Every so often, we are treated to an opinion, op-ed or commentary that is educational in its content and lends perspective to events that have relevance to what we are witness to nearly every day. I attribute this to Mr. Aaron Tolson with regard to his comments that appeared on Sept. 8 relative to the fall of the Roman Empire and the ingredients that led to its demise. All of the elements that led to the collapse have relevance to much of what is taking place today in one form or another and at one level of another.

Evan Tibbott

Evan Tibbott

The founders of this great nation were pretty well up on world history and tried to incorporate that knowledge in designing a system that would not be subject to relegation to the trash heap of history. They emphasized the importance of an educated electorate guided by a set of principles and morality that would sustain this system. That, roughly in the words of at least one of them would not be sustainable with any system lacking these moral foundations and mores.

A foundational knowledge of the nation’s history is essential if we are to have a guiding compass for the future or for where we are headed. The whole structure of our system is under challenge today by those who essentially detest this country and what it stands for as the “last great hope for freedom on earth.” Some of it has approaches the level of treason. To go a little further, in the simple words of Abraham Lincoln, “America will never be destroyed from the outside; if we falter and lose our freedoms, it will be because we destroyed ourselves.” There is an active and coordinated effort to facilitate this.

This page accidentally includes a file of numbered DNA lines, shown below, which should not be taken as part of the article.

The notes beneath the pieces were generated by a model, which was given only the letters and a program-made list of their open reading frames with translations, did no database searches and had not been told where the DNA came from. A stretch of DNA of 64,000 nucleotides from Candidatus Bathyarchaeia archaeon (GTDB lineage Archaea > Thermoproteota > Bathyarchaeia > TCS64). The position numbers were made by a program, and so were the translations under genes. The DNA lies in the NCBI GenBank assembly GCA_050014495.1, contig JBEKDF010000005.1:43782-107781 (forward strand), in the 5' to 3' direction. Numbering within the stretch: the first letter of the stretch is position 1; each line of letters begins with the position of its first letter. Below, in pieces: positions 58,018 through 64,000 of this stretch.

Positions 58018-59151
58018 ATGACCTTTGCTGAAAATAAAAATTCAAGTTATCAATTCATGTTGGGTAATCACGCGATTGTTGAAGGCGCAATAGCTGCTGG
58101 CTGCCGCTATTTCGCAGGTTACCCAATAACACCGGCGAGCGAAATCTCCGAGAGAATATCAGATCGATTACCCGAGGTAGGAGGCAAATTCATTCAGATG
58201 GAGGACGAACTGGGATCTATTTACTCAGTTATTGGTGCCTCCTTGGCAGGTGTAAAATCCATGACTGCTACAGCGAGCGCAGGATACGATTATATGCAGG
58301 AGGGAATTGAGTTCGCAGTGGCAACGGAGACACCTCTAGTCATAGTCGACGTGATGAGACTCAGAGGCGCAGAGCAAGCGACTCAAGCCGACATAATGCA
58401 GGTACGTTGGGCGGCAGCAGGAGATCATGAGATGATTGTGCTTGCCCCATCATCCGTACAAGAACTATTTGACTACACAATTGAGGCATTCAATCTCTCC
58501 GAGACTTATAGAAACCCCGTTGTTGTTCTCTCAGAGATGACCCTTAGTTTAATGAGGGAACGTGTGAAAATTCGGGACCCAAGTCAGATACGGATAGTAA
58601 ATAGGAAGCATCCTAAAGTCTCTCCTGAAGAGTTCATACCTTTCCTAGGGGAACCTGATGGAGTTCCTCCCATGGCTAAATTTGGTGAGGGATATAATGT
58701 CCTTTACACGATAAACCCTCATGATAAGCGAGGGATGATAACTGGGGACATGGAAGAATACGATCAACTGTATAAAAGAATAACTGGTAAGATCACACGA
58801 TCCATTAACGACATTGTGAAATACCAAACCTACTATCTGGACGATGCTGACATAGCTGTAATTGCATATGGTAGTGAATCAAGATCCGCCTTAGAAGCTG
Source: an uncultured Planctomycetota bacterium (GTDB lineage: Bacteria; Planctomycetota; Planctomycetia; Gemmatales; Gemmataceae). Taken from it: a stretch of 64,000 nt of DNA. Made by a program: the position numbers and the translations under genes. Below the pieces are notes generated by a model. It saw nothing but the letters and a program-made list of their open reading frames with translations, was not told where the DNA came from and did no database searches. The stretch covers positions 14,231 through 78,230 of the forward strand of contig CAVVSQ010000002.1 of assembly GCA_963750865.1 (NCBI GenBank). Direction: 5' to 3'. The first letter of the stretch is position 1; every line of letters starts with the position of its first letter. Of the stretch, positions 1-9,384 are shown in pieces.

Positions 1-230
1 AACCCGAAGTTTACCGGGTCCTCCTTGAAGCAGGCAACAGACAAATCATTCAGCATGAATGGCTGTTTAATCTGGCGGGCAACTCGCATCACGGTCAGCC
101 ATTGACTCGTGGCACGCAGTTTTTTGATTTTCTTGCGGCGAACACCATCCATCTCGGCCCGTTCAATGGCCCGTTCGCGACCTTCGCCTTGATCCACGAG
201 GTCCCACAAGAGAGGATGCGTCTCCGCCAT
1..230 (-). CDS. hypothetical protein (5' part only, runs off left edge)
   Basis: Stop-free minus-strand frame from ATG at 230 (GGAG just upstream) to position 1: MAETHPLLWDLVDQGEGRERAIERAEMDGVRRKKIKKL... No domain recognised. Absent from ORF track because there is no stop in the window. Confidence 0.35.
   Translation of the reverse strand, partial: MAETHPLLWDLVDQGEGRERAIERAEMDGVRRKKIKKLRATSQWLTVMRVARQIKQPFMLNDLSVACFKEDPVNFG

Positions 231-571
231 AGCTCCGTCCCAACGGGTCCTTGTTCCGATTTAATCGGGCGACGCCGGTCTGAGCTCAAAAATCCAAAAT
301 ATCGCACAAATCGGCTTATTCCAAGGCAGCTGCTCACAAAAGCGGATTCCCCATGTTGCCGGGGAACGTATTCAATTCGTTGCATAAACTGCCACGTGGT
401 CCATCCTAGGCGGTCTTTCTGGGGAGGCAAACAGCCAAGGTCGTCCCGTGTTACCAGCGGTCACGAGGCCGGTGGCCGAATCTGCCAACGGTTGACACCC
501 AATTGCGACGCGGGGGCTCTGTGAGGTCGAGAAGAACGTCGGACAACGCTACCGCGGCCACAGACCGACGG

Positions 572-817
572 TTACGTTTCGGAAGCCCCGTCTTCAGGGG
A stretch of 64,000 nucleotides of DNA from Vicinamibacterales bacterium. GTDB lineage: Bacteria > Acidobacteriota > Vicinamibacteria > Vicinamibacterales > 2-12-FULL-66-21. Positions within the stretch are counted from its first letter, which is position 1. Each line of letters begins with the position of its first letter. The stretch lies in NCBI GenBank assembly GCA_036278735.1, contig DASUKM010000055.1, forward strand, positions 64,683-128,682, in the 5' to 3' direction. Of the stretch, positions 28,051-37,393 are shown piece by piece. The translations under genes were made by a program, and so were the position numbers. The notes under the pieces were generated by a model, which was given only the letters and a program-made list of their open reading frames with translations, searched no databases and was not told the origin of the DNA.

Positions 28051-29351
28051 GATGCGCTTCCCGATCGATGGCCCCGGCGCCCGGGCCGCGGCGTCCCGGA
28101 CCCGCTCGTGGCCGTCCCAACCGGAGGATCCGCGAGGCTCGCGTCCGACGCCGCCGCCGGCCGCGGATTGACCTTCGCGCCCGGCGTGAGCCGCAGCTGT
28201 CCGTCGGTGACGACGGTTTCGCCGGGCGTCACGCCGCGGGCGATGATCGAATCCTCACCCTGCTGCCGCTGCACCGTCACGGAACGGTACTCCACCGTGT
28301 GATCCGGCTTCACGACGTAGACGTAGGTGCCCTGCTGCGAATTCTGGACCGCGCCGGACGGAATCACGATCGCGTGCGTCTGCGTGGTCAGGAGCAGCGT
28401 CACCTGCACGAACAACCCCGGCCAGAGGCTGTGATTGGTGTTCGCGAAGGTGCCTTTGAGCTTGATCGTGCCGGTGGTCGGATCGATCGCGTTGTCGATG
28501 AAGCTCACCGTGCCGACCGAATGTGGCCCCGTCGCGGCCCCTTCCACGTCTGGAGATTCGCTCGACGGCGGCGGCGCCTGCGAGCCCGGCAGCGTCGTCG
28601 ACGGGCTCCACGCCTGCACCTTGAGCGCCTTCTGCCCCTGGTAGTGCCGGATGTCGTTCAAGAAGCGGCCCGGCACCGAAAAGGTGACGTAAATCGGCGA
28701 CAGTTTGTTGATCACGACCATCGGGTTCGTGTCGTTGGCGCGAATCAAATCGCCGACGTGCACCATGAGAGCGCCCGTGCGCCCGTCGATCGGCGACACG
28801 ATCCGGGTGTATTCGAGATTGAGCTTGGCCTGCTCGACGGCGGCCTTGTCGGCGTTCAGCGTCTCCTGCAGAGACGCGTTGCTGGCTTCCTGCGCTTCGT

Old Abe, who, at 6 feet 4 inches, and somewhat incongruous, could wield a mean ax in his younger years on the old frontier but had a quest for knowledge. In contrast, as I gather from up the trail, Daniel Boone was 5 feet 8 inches on stature, give or take a few centimeters. Pretty hefty for that age and also a good hand with an ax while opening up the old Cumberland trail with 40 ax men.

Life was physical, often fraught with danger and, in general, short. Old Daniel lived to the respectable age of 86 in Illinois, still nurturing visions of “westering.” It takes you out of yourself to reflect back on those times and what it took to bring us to where we are as a great nation. The challenges are of a different nature today, often more subtle and alien to our nature.

This is why every young person should acquire a basic knowledge of our history. It’s in the land, the sky and the wind.

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